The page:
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We wrote about Auto Twirler’s “car rotisserie” a while back, but it wasn’t until I saw Chip Foose using one of these on Overhaulin’ recently that I realized just how freakin’ cool it is.  This is the best way hands down to get at every inch of your frame-up restoration project without subsequent visits to the chiropractor.

So forgive us for this “duplicate” post.  We think it’s worth another — and more detailed — look.

The Twirler rides on four heavy-duty casters that hold up to 700 lbs. each, which means it can support up to 2,800 lbs. of project car body.  Thick steel gussets and bracings welded into the structure add strength and stability, and the Twirler’s steel backbone adjusts down small enough to handle a truck cab while extending up to 19′ to accept even big-ass cars like a Road Runner.

Auto Twirler offers a variety of mounting systems for various makes and models, or you can rig your own.  Once your project body is mounted, the Twirler allows you to rotate it through 360 degrees about 3′ in the air for easy access.  When you’re ready to work, you just drop the included large steel bolt completely through the steel tube structure to prevent slips and keep you safe.

The only downer: it’s a bit on the pricey side at around $1100.  But hey, that’s about $300 cheaper than when we first came across it.

Auto Twirler Plus [Auto Twirler]
Street Pricing [Froogle]
Via Amazon [What’s This?]


11 Responses to Project Car Rotisserie

  1. Rick says:

    I see someone got the latest round of catalogs the last few weeks (Autobody Mart, Northern Tool & Equip Master Catalog, etc.)

  2. Jeff says:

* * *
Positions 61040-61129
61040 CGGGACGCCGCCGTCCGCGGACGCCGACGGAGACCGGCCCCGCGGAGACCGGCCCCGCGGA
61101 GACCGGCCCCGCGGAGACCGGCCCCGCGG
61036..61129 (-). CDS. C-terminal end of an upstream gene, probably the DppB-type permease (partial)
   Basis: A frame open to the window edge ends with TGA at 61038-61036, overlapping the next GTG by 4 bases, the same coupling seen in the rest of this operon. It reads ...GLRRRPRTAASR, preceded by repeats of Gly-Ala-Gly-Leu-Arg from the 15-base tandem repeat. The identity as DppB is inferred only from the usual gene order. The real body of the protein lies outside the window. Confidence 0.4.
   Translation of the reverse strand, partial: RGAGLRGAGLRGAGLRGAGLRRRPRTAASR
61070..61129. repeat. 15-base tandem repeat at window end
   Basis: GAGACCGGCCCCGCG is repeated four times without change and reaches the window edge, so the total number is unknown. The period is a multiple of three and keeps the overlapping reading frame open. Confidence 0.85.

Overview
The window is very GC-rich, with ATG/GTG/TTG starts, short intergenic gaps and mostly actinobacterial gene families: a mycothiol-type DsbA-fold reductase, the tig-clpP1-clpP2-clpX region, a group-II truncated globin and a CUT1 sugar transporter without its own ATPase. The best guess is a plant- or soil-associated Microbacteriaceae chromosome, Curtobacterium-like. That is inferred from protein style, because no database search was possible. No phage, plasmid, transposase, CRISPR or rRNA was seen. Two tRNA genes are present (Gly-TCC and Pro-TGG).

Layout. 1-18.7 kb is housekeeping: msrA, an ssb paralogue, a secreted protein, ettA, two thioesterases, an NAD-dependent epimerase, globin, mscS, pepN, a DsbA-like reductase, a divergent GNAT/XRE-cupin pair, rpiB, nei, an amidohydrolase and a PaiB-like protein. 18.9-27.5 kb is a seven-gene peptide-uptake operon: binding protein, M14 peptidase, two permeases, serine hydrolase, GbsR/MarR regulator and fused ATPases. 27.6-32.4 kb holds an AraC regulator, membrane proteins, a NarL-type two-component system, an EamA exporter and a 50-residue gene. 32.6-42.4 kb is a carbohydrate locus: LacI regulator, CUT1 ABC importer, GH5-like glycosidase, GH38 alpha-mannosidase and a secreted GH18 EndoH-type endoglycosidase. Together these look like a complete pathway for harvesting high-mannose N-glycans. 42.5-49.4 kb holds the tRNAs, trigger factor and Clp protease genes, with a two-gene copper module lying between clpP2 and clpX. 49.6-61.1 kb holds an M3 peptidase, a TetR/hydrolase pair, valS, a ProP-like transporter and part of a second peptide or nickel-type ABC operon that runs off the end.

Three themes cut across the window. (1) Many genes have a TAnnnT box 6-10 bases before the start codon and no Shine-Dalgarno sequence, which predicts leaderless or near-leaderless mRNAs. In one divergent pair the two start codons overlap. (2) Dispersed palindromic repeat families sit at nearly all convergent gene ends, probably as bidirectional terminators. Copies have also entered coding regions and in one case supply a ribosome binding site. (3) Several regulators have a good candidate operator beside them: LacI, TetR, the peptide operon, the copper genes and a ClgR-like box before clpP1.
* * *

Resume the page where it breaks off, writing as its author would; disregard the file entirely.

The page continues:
My grandfather had always intended to build something like that, but never got around to it. He had collected 7 Lincoln convertibles from the 1950s that were in horrible shape. He wanted to work on them sideways and get them up and running. He had these huge pieces of lumber that he wanted to bolt to the frame (which would then be bolted to the “rotisserie”), probably 4 x 16 x 72. They were still laying in the garage almost 20 years after his death.

  3. Tortfeaser says:

    Two cheap engine stands, a bit of RHS and a MIG will do it. Engine stands like at http://www.liftingequipment.com.au/index.php?main_page=product_info&cPath=1_47&products_id=181

    I built my rally car on one, its not a heavy beast like it seems a lot of American sedans are (the finished car weighs 1180kg), but even working on the shell of the bigger cars is possible if you don’t bolt on too many bits.

  4. TimUnderwood says:

    When it pops up on tv again, look for the rotating jig they used to weld the two Sherman tank halves together. Thats what I call a heavy duty fixture.

  5. Sean O'Hara says:

    I love that tank show, I wish there were more of it.

  6. Auto Twirler Crew here, we are glad to see that the Auto Twirler Plus rotisserie is still receiving attention across tool monger and the internet world wide. Auto Twirler is always excited about introducing our restoration products to the market and toolmonger is a great way to find out what people are using and what kind of quality to expect out of a Manufacturer.

    Auto Twirler is always alvailable to assist with any questions or comments you may have, check us out at http://www.autotwirler.com.

    Stripp’er Down, Flipp’er Over and Get on Top with Auto Twirler Restoration Equipment.

    Thanks again,

    Team Auto Twirler

  7. mskitty walters says:

    I would like to find a good used car rotisserie . mskittywalters@comcast.net

  8. Games Car says:

    What Kinda of Car do you drive?

  9. Matt Kline says:

    The auto twirler is a nice rotisserie but very expensive. Building your own is another option. Check out my link, I have much info about building your own.

  10. E-tek says:

    Don’t be a pussy – BUILD YOUR OWN!!

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